The only reason why the Dolphins were even in a position to ultimately challenge for a playoff spot in the final week of the regular season was because FitzMagic had rescued Miami’s fading hopes by leading the charge and orchestrating the last-gasp, game-winning field goal.

Flores had seen enough of Tagovailoa’s struggles and inability to generate any meaningful offense against the Raiders in what was a must-win game in week 16. So, he bravely benched Tagovailoa in favor of Fitzpatrick – a decision that proved to be genius as it paid out beyond expectations. In fact, it was singularly one of the most inspired moments of Miami’s 2020 campaign that predictably sent Miami fans into a right tizzy.

Sadly, Fitzpatrick never got to complete the job. He was prevented from finishing what he’d started when he was ruled out due to covid-19 from the pivotal season-ending game. Thus, the onus reverted to Tagovailoa. But without FitzMagic as a fallback plan to turn to when the going got tough, the Dolphins were forced to endure four quarters of complete and utter humiliation at Orchard Park in Buffalo. Without a shred of mercy, the Bills systematically tore the Miami defense to shreds, all the while rendering Tagovailoa a moot point. It wasn’t a pretty picture. And, to be fair, it left an indelible impression with fans and neutrals alike.

If Tagovailoa expected to throw down the gauntlet in a statement win to cap his season, especially after Miami fans went berserk over Fitzpatrick in the previous game, he certainly didn’t deliver. Quite the opposite, it was a new nadir for Tagovailoa and his worst-ever performance in a football game with just one TD and three interceptions (one returned for a touchdown) for a woeful 20.2 QBR.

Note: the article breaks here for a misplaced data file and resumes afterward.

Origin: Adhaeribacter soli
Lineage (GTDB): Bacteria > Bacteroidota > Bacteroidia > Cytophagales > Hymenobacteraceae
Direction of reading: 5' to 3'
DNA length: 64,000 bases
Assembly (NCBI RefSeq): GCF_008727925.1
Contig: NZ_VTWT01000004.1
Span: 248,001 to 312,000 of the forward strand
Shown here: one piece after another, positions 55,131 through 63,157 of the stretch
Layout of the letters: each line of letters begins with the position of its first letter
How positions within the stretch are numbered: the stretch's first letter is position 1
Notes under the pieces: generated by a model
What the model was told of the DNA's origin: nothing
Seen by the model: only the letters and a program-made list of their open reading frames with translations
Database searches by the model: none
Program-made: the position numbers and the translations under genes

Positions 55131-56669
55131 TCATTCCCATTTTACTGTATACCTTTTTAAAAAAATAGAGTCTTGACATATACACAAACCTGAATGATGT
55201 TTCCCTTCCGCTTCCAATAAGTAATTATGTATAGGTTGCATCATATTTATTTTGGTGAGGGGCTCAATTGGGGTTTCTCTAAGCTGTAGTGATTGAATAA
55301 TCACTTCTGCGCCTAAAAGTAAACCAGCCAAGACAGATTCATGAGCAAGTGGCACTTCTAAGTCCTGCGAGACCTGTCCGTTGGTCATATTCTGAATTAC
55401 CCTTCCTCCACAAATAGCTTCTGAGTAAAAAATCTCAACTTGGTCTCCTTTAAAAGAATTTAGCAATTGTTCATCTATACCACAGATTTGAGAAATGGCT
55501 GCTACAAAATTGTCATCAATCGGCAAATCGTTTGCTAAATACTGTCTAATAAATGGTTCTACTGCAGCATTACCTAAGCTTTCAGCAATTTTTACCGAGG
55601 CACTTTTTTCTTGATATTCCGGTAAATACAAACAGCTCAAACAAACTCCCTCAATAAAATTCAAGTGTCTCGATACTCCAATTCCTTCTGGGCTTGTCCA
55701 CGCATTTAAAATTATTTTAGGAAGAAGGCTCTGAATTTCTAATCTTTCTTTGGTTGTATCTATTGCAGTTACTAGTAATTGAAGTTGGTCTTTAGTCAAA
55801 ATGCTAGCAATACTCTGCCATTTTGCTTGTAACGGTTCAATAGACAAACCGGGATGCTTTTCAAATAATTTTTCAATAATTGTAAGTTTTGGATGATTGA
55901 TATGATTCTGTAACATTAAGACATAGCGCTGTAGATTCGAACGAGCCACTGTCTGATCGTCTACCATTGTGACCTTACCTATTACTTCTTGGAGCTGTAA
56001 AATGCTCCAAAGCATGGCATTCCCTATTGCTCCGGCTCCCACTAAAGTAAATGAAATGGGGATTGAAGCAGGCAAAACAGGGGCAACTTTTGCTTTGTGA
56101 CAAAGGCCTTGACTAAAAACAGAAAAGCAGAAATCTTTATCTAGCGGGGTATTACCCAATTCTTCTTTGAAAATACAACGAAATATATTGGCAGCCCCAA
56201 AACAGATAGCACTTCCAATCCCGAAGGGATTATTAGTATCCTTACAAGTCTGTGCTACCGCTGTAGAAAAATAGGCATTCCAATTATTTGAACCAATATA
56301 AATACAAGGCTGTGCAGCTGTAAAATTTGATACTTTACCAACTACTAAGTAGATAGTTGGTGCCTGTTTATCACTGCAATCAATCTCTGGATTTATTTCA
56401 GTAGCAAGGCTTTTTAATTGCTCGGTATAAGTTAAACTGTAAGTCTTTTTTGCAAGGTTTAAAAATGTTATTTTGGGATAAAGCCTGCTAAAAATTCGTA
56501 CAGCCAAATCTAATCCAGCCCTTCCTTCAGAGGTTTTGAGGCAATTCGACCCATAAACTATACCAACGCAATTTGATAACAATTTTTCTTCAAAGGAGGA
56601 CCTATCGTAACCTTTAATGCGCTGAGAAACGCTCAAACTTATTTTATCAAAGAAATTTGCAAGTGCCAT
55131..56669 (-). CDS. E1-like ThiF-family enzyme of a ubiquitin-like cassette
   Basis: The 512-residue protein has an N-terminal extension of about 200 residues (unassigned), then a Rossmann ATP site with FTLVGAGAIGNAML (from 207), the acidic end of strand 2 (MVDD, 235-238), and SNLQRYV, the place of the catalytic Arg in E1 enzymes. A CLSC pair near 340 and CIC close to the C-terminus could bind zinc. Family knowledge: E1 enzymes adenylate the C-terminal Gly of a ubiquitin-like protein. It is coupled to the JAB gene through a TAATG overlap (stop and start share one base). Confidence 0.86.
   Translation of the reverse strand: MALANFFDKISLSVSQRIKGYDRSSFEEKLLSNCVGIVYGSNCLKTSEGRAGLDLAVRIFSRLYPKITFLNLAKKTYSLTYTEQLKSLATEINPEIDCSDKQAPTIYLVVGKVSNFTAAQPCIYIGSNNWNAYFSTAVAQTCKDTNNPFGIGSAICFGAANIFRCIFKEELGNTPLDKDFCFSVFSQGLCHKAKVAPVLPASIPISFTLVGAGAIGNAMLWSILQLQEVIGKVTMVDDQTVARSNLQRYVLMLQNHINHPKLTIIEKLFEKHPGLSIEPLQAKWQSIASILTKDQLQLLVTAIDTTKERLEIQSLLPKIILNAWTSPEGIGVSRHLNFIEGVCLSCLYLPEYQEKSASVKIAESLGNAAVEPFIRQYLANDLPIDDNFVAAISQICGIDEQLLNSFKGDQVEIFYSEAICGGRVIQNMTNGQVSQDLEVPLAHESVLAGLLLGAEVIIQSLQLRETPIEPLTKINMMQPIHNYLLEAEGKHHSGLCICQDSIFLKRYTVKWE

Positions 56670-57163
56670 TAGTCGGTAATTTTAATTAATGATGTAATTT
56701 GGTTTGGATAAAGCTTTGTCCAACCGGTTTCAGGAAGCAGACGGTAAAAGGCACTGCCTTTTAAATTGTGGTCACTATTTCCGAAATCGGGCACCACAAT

Importantly, it showed just how wide the chasm between good and great is in the league. How far Tagovailoa has to go to close the gap on his counterparts around the league. It also showed that the Dolphins all together still have some way to go too before they can be genuinely considered a competitive team with legitimate playoff potential.

To sum up, Tagovailoa’s rookie season – limited edition as it were – in a few words: it didn’t blow anyone’s socks off. It was decent and measured in contribution. But it lacked sorely in the wow factor, which considering the hype that preceded him, felt underwhelming. The areas of concern include: going under 100 passing yards in three games, never throwing for more than two touchdowns in a game, and frequently looking to be out of his depth in the offense. Overall, he finished with 11 touchdowns and five picks while completing 64.1 percent of his passes. He also added 36 rushing attempts for 109 yards and three touchdowns.

So, whether Tua is the answer for Miami remains to be seen. Short of a crystal ball, it’s impossible to say for certain. But, if he’s not, he won’t be the first young quarterback that fails to live up to expectations. Heck, somebody once thought Johnny Manziel was a future franchise quarterback. But, look how that went…epic fail. Mitch Trubisky, Dwayne Haskins, Marcus Mariota…the list goes on, starters sitting on the subs-bench if not out of the league. The quarterback carousel moves along in perpetuity bringing with it one after another hopeful quarterback looking to make it in the NFL. It’s the cyclical nature of the game, the business of the NFL. But, let’s not be so ominous. Tagovailoa was a top college prospect, and he is only entering his second year in the league. So, he has the foundation and the opportunity before him with at least a couple of years to establish himself. And he has every chance to improve in the coming season and beyond. Hope springs eternal, so they say.